When Does Your Lie Become an Insurance Fraud
Do you know what are the consequences of lying to your auto insurance company? And when does your lie become an Insurance Fraud?
In the United States, it’s required to have auto insurance if you own a vehicle. There’s only one state that auto insurance is not required that’s New Hampshire, but the drivers will have to prove that they can afford the damages. Insurance is a big expense in our lives, so you may think that with lying you could save couple bucks. Yes but, you can lose a lot more if the unexpected happens. Usually, people tell their insurer wrong parking addresses, somewhere that is quieter and a lower risk area (Parent’s Home, Sister’s Home). Yes, you could save up to 40-50 percent, but here’s the deal. Lying in the present to save money leads to future expenses and trouble that far outweigh any financial savings.
Below, you will find the most common lies people tell auto insurance companies and the consequences.
Why Would You Lie To Your Car Insurance Company?
Insurance companies give you a rate based on your financial risk. Why does this matter? It matters because they’ll ask you a lot of questions to determine how much financial risk you pose to the companies. Some questions are fairly easy and basic like what’s your address, vehicle/model/year, birthdate, occupation, or marital status. Others can be more specific like if you have a special paint job or something modded on your car, also if you had accidents or tickets in the past (usually 3 to 5 years) and the exact dates when they occurred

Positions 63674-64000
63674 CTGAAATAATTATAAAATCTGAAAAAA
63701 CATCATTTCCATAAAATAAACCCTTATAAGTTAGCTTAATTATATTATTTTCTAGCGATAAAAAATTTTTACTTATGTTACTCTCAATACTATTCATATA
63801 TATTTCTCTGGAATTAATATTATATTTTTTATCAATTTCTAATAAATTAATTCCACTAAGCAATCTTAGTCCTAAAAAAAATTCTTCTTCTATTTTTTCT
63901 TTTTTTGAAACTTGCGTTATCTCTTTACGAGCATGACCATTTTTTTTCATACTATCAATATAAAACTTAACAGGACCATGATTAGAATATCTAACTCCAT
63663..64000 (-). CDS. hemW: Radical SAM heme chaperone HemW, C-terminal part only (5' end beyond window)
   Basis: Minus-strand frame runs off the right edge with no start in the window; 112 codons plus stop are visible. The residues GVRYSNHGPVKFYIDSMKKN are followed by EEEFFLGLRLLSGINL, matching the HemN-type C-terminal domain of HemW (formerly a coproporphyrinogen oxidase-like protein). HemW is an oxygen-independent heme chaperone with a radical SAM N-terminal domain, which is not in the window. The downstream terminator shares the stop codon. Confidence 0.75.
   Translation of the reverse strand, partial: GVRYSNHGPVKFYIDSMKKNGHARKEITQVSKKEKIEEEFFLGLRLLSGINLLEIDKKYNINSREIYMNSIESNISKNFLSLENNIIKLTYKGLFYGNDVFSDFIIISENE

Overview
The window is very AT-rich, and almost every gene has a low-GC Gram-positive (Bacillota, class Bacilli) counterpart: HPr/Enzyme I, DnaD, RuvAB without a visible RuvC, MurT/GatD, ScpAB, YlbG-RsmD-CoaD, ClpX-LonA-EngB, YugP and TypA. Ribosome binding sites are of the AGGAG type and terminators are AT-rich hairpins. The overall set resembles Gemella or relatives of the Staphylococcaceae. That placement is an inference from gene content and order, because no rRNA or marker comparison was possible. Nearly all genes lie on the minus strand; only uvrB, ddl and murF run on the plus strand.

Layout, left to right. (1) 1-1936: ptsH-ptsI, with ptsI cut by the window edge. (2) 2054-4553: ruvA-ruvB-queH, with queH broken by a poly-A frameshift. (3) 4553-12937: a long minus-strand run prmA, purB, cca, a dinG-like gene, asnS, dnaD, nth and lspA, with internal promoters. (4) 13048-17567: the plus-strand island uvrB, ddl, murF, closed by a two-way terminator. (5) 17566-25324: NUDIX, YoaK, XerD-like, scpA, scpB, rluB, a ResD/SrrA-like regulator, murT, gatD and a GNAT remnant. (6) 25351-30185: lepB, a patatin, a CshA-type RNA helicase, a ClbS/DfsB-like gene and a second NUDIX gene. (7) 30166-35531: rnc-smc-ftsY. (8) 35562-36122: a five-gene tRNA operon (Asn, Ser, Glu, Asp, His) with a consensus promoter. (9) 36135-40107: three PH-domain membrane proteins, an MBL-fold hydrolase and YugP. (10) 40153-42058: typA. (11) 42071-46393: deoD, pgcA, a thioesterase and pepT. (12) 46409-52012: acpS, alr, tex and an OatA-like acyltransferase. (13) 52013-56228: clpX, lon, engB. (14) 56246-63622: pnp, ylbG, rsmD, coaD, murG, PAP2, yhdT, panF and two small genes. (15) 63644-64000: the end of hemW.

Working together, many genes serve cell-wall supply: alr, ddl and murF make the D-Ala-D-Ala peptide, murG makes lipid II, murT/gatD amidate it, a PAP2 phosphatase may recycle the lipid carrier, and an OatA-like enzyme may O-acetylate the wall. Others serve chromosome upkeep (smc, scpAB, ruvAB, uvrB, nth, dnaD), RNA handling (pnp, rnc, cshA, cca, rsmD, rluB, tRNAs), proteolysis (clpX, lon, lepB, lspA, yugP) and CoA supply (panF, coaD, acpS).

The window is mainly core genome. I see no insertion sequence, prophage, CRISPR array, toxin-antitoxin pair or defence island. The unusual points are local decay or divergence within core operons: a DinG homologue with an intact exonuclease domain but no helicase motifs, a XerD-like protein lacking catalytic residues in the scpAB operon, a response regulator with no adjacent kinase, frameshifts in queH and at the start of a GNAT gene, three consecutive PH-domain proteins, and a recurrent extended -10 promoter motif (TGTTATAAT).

Many people don’t have all of the information needed to apply for an auto insurance policy at their fingertips, and if you’re searching for an insurance rates comparison tool like Insurox, sometimes you might put guessed answers and not the specifically correct answer. But if you’re looking to get accurate quotes, and to speed up the application process, it’s better to make sure every piece of information you give to the insurance company is correct. They will definitely verify what you tell them, and if false information is found, they may charge you a higher rate—or even cancel your policy altogether.
Most Common Lies People Tell Their Insurance Company
It’s possible to make it through the application process with the insurer by lying, but you’ll only slow yourself down. A few examples:
- When applying for insurance, you tell the agent that you have a Corvette Stingray but you actually have a Corvette Grand Sport a price difference of over $10,000. Maybe you want it to take advantage and save more money but you’ll just end up losing time and all of the rates you got will change. Because all of the insurance companies check your’s car VIN number. So all of that was for nothing.
- You might think that your credit history is excellent which maybe it was. But maybe something happened and your credit score dropped or vice-versa. You have to know your accurate credit score. Why does this matter? Because people with bad credit can pay double compared to the ones with good credit.
- Every auto insurer will run your license number for history about tickets and past claims. So no need for false information here, just don’t waste your time.
In the end, it’s unlikely to have any serious consequences with these types of lies. Mostly because they are instantly recognized and you may end up just paying a higher rate. But if you manage to purchase a policy based on a lie, you could be in serious legal problems. More on that bellow.